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It doesn’t quite rival the Malice at the Palace, but it probably goes down as the most horrific brawl in Major League Baseball history. It all went down 55 years ago, Aug. 22, 1965, to be specific. The San Francisco Giants, led by pitcher Juan Marichal, were hosting the rival Los Angeles Dodgers and things got heated quickly.

The Dodgers vs. Giants rivalry

Some have said it goes down as the greatest rivalry in baseball, if not all of sports. It began in the late 19th century when both teams were playing in New York and continued when both teams left New York and headed to California. In 1957, the Dodgers moved to Los Angeles and owner William O’Malley convinced Giants owner Horace Stoneham to move to California. Stoneham had been targeting Minnesota, according to

Not only has the rivalry been heated at times, but it’s also been extremely close. The teams have met 2,506 times in total and the Giants own the series lead by a mere 23 games. The Giants’ record against the Dodgers is 1,256-1,233-17.

The Dodgers have won the National League pennant 23 times – 11 times in Los Angeles and 12 when in New York. The Giants have also won the NL pennant 23 times. the won 17 of them when they were in New York. In the last 20 years, the Giants have been to the World Series four times, winning three. During that span, the Dodgers have gone twice, losing both times.

Marichal ignites wild brawl

In a highly anticipated pitching duel between Juan Marichal of the San Francisco Giants and Sandy Koufax of the Los Angeles Dodgers, things got ugly early. It was a late-season meeting with both teams fighting for playoff spots. Marichal knocked down Dodgers shortstop Maury Wills with a high fastball in his second at-bat after Wills reached on a bunt single in the first.

According to ESPN, Koufax returned the favor by sailing a pitch over the head of Willie Mays. Again, Marichal threw an inside pitch to Ron Fairly that knocked him to the ground in the third inning. That prompted the umpire to issue a warning to each team. In the bottom of the third, with Marichal at the plate, Koufax threw a pitch that was dropped by Dodgers catcher John Roseboro. Roseboro fired the ball back to Koufax, buzzing the ball right past Marichal’s ear. Marichal later said it clipped his ear.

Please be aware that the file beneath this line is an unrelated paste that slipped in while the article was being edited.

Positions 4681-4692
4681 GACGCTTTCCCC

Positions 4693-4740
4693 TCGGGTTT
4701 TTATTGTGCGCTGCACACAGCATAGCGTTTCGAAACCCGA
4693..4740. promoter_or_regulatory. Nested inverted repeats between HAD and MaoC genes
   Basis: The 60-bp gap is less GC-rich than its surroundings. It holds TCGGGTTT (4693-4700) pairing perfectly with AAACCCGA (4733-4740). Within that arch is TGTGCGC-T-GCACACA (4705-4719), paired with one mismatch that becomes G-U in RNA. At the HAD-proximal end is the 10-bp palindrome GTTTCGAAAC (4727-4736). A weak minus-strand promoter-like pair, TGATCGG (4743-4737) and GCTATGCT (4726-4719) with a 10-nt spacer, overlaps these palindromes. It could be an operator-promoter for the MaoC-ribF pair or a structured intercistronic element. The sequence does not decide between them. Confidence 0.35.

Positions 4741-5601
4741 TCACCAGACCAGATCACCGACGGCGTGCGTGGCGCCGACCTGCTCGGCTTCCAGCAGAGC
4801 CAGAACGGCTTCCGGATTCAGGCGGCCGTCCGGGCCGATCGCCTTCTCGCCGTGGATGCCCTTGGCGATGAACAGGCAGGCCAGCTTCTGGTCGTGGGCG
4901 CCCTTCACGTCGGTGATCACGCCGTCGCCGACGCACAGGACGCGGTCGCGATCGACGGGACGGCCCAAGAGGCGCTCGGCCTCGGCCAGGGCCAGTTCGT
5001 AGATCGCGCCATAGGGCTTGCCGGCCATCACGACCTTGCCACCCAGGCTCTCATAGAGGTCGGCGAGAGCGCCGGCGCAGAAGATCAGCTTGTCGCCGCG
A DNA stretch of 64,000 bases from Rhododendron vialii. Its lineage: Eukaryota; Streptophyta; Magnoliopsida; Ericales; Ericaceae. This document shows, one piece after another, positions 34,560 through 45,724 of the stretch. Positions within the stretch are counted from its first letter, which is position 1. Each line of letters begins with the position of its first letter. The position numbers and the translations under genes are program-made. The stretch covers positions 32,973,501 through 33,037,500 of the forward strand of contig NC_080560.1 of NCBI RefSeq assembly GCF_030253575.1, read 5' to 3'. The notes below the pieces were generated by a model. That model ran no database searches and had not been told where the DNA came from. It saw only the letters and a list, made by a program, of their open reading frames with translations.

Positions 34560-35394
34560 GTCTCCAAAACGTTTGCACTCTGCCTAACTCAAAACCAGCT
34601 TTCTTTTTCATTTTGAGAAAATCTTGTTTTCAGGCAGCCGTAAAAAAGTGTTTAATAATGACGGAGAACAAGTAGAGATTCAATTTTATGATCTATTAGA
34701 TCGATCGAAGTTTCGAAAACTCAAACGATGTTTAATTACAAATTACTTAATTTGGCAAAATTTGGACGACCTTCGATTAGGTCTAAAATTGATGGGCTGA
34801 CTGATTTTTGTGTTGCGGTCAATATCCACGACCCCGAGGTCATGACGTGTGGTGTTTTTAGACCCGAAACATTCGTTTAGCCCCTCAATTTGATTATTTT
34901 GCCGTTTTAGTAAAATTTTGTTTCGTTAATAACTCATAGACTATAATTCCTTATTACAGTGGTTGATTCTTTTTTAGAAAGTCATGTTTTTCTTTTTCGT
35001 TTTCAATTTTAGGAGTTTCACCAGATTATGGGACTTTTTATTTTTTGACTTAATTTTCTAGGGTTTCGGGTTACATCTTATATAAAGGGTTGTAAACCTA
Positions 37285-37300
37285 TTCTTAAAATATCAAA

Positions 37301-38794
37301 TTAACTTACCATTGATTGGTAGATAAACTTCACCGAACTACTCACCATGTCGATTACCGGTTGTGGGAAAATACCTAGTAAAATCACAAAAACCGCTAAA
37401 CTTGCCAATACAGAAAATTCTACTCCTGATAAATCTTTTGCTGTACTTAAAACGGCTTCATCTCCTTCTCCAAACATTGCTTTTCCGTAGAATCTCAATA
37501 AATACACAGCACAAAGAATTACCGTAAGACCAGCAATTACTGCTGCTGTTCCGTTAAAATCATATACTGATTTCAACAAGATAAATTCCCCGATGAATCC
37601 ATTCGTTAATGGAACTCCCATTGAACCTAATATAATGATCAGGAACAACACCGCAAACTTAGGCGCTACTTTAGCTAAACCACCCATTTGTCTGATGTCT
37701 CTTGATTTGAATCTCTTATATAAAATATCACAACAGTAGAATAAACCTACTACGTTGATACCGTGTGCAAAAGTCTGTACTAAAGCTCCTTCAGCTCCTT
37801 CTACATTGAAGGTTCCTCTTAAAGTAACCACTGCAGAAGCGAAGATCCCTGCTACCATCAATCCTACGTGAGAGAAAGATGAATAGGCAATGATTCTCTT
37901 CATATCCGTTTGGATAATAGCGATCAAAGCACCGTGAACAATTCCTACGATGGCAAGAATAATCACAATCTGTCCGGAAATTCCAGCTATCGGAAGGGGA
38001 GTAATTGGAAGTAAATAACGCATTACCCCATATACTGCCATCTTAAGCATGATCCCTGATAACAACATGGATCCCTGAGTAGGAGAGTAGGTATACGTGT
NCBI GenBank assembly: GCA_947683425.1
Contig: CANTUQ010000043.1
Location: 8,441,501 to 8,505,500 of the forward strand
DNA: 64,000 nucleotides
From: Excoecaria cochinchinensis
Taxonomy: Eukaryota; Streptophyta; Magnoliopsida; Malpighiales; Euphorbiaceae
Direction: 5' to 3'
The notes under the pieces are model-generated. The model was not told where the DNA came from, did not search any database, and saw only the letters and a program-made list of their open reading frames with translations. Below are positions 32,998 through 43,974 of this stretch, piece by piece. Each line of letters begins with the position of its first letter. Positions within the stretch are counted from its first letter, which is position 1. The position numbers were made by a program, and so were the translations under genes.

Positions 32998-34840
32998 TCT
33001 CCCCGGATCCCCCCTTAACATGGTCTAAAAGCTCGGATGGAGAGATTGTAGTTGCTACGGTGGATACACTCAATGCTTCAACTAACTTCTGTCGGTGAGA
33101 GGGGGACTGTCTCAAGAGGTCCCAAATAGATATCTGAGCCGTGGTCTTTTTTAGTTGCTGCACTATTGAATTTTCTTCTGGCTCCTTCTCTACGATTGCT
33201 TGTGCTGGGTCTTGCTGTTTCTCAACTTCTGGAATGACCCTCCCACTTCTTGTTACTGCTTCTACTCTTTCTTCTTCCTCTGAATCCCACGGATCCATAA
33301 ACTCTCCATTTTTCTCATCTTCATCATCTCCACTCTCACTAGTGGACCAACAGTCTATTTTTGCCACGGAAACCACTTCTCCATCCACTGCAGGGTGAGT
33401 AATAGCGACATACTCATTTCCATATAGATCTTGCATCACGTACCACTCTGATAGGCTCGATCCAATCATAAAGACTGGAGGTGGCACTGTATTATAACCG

Marichal confronted Roseboro and words were exchanged. As Roseboro came toward Marichal, Marichal took his bat and clubbed Roseboro over the head. That blow caused a wild scene at Candlestick Park. Both benches immediately cleared. Marichal kept swinging his bat and was tackled by home-plate umpire Shag Crawford. A heated Roseboro went after Marichal but was stopped by Willie Mays, who stopped the 14-minute brawl from getting well out of hand. “They can thank Mays that there wasn’t a real riot out there,” Dodgers outfielder Lou Johnson told the Los Angeles Times. “If it wasn’t for Willie Mays it could have been a lot worse. Willie did a hell of a job stopping the battle.”

The after-effects of the brawl


The 5 Wildest Brawls in Sports History

John Roseboro needed 14 stitches to close the gash in his head and Juan Marichal was ejected and suspended 10 games. Marichal was fine a then-record $1,750 for his role. Roseboro sued Marichal for $110,000, but the case was settled with Roseboro receiving $7,500, according to ESPN.

Marichal struggled the rest of the season. He went 3-4 in his final nine appearances. Before the fight, his ERA was 1.78. After the brawl, it ballooned to 3.55. The San Francisco Giants went on to win that game 4-3 as the bullpen came through.

Roseboro and Marichal later became friends. Although that incident was almost always brought up in conversation, the two seemed to put it behind them. “There were no hard feelings on my part. I thought if that was made public, people would believe that this was really over with,” Roseboro told the Los Angeles Times in 1990. “So I saw him at a Dodger old-timers’ game and we posed for pictures together and I actually visited him in the Dominican.” When Roseboro died in 2002, Marichal was an honorary pallbearer and spoke at his funeral.